Friday, March 11, 2011

52 Books in 52 Weeks - Week 11 - - - Om-kas-toe

This week for the 52 Books in 52 Weeks challenge, I'm listening to Sophia read aloud Om-kas-toe which is one of the books in her homeschooling curriculum. There is far too little literature available for children regarding Native Americans, but author Kenneth Thomasma is trying to close that gap.

Set in 18th century in northwest America, Om-kas-toe is an historical fiction story that centers on the adventures of a Blackfeet tribe where a woman (Tall Woman) gives birth to twins. Initially, it looks as if one of the twins will be left to die, but a tribal decision is made to let their mother keep them both. The twins grow up and become invaluable to the tribe in different ways.

The story helps readers learn how the Blackfeet people lived and how they viewed their world at the time. It gives a glimpse into a spiritual culture that is often forgotten. For Om-kas-toe and the Blackfeet tribe, everyday life is full of adventure and courageous acts.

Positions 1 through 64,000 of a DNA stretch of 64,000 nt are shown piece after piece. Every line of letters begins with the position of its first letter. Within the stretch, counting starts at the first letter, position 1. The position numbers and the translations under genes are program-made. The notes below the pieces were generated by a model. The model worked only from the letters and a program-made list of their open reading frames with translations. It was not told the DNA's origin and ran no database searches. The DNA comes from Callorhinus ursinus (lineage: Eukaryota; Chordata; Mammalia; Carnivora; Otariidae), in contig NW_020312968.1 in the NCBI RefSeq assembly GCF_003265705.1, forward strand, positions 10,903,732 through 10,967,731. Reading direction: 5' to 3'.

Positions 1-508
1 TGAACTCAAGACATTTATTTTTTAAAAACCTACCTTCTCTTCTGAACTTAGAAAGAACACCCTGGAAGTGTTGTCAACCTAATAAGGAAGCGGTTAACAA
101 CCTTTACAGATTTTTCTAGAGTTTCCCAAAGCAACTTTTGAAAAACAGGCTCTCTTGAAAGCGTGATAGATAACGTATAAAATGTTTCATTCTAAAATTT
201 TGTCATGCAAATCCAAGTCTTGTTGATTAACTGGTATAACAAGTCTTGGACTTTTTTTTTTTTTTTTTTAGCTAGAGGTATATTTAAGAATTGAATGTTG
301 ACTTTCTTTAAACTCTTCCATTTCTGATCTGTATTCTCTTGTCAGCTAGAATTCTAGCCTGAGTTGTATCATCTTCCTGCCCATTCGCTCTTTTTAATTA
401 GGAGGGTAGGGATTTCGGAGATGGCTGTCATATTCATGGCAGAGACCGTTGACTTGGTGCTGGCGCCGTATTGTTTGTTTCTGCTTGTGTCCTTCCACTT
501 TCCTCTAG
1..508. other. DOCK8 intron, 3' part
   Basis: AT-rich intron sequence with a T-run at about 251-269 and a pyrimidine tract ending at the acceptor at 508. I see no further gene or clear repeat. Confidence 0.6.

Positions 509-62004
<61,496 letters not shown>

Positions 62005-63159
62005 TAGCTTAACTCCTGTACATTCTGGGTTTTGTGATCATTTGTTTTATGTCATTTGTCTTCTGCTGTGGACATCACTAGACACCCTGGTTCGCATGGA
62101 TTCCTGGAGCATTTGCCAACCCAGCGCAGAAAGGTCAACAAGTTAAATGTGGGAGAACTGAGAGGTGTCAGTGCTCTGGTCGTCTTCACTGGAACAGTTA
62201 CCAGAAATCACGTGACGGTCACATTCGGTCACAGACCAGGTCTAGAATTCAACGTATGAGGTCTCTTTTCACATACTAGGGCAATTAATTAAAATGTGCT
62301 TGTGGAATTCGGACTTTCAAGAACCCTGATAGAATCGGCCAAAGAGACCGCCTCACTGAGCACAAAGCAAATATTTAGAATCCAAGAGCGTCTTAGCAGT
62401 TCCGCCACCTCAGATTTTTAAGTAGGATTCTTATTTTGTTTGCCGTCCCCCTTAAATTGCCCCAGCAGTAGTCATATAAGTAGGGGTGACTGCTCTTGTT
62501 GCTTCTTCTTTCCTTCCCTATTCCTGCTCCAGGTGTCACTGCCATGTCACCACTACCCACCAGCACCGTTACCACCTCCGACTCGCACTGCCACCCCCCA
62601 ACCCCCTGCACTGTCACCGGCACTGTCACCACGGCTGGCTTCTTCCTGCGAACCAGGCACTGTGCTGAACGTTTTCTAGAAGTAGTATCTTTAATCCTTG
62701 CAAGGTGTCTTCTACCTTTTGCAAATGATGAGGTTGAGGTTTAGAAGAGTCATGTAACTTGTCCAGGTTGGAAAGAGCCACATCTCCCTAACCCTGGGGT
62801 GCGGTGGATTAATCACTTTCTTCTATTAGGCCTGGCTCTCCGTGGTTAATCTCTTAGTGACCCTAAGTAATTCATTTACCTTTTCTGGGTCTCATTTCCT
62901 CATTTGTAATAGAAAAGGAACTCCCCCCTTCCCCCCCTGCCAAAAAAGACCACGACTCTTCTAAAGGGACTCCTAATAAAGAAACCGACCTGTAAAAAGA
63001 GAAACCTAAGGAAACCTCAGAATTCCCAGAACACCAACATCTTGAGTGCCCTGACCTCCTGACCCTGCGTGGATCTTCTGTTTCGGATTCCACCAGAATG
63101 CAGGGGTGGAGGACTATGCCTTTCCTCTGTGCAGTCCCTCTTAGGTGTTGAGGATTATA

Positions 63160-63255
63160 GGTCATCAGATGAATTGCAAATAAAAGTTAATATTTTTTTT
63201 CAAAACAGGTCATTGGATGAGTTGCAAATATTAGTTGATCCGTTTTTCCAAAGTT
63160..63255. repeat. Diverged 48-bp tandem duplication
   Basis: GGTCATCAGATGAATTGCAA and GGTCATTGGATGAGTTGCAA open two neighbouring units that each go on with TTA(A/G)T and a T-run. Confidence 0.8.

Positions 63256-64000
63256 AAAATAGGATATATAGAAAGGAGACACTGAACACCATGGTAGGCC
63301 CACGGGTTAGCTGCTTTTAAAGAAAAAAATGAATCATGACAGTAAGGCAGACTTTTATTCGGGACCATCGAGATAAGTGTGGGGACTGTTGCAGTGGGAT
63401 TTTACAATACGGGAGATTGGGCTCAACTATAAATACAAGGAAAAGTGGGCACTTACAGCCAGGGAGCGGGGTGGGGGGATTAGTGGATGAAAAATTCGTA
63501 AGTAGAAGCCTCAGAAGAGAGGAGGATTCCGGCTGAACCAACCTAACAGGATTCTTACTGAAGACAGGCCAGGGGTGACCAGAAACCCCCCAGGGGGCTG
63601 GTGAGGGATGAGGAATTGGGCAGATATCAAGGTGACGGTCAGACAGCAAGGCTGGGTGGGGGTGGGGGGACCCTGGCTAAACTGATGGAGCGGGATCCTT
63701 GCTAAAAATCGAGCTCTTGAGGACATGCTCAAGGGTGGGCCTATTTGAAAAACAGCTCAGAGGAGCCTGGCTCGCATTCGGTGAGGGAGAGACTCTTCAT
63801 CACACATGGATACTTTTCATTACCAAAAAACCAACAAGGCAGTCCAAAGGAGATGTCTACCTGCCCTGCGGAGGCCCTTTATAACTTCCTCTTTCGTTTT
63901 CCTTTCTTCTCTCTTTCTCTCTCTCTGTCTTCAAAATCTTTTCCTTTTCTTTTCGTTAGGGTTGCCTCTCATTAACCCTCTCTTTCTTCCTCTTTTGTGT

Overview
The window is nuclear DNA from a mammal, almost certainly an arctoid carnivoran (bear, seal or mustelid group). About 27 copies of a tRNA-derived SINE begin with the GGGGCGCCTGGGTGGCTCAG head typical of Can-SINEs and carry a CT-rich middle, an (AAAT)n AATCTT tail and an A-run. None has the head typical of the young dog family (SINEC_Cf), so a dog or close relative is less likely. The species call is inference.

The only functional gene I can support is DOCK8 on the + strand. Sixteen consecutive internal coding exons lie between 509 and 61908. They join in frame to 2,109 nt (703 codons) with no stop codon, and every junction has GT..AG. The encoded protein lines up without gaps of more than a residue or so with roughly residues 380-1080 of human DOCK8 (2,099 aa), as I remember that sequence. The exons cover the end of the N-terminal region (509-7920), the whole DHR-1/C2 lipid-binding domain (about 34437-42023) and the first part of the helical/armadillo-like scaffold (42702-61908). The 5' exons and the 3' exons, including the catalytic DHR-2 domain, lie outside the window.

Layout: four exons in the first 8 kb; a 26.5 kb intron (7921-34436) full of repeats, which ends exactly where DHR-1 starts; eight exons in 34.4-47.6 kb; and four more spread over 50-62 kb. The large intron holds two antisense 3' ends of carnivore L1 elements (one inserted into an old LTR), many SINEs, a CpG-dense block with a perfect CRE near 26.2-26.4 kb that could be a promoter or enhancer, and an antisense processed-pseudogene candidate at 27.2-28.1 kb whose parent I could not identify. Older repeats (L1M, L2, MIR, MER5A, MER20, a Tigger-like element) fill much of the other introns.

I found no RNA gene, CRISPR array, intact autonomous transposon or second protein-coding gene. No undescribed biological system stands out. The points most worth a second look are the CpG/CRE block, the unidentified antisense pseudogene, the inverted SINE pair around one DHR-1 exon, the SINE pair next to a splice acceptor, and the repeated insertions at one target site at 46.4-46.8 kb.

Om-kas-toe is a story about a boy's friendship with a crow as well as the introduction of horses to Blackfeet culture. One of the girls' favorite parts is when a baby falls off a cradle board, Om's wise crow finds the baby. Om is the first one there. Everyone thinks Om found the baby, so the tribe changes his name to Om-kas-toe which means "swift as a deer and strong as a moose."

Another favorite part is when Om-kas-toe and his twin sister discover a strange animal (a horse...which they named "elk dog" since it was large like an elk with a tail like a dog) and succeed in bringing it back to the tribe. The description of when they saw the "elkdog" for the first time, showed the wonder, mystery, and excitement of discovering new things. 

Om-kas-toe is a story can be enjoyed by all ages, and would be an excellent way to introduce Native American literature to children. Kenneth Thomasma has many books in his series about Native American children of different tribes and time periods.  After reading/listening to Om-kas-toe both the girls (and I) would enjoy reading more books in the series.

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